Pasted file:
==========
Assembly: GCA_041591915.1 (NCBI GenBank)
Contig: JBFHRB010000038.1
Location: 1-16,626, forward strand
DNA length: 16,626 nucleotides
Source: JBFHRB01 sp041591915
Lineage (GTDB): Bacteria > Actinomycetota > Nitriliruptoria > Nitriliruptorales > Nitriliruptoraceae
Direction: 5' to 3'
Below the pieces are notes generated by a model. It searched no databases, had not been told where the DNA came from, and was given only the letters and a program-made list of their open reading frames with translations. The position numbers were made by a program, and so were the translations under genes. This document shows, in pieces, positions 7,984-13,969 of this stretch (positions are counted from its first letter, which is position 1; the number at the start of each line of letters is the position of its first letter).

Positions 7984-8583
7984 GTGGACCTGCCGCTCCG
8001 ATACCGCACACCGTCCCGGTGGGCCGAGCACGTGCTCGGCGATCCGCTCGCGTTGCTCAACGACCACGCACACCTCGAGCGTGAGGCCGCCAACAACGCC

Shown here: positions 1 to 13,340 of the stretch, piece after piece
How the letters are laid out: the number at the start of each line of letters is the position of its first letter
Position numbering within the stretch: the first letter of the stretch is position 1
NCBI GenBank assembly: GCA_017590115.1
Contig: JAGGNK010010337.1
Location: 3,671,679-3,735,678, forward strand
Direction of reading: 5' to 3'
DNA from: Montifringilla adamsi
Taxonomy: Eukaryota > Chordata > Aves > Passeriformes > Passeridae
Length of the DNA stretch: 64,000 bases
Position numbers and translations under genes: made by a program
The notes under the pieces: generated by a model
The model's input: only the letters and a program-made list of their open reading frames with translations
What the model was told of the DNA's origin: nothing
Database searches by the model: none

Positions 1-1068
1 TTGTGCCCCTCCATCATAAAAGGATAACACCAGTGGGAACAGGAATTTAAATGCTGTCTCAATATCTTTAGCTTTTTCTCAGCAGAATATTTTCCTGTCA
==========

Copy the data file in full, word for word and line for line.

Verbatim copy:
Assembly: GCA_041591915.1 (NCBI GenBank)
Contig: JBFHRB010000038.1
Location: 1-16,626, forward strand
DNA length: 16,626 nucleotides
Source: JBFHRB01 sp041591915
Lineage (GTDB): Bacteria > Actinomycetota > Nitriliruptoria > Nitriliruptorales > Nitriliruptoraceae
Direction: 5' to 3'
Below the pieces are notes generated by a model. It searched no databases, had not been told where the DNA came from, and was given only the letters and a program-made list of their open reading frames with translations. The position numbers were made by a program, and so were the translations under genes. This document shows, in pieces, positions 7,984-13,969 of this stretch (positions are counted from its first letter, which is position 1; the number at the start of each line of letters is the position of its first letter).

Positions 7984-8583
7984 GTGGACCTGCCGCTCCG
8001 ATACCGCACACCGTCCCGGTGGGCCGAGCACGTGCTCGGCGATCCGCTCGCGTTGCTCAACGACCACGCACACCTCGAGCGTGAGGCCGCCAACAACGCC

Shown here: positions 1 to 13,340 of the stretch, piece after piece
How the letters are laid out: the number at the start of each line of letters is the position of its first letter
Position numbering within the stretch: the first letter of the stretch is position 1
NCBI GenBank assembly: GCA_017590115.1
Contig: JAGGNK010010337.1
Location: 3,671,679-3,735,678, forward strand
Direction of reading: 5' to 3'
DNA from: Montifringilla adamsi
Taxonomy: Eukaryota > Chordata > Aves > Passeriformes > Passeridae
Length of the DNA stretch: 64,000 bases
Position numbers and translations under genes: made by a program
The notes under the pieces: generated by a model
The model's input: only the letters and a program-made list of their open reading frames with translations
What the model was told of the DNA's origin: nothing
Database searches by the model: none

Positions 1-1068
1 TTGTGCCCCTCCATCATAAAAGGATAACACCAGTGGGAACAGGAATTTAAATGCTGTCTCAATATCTTTAGCTTTTTCTCAGCAGAATATTTTCCTGTCA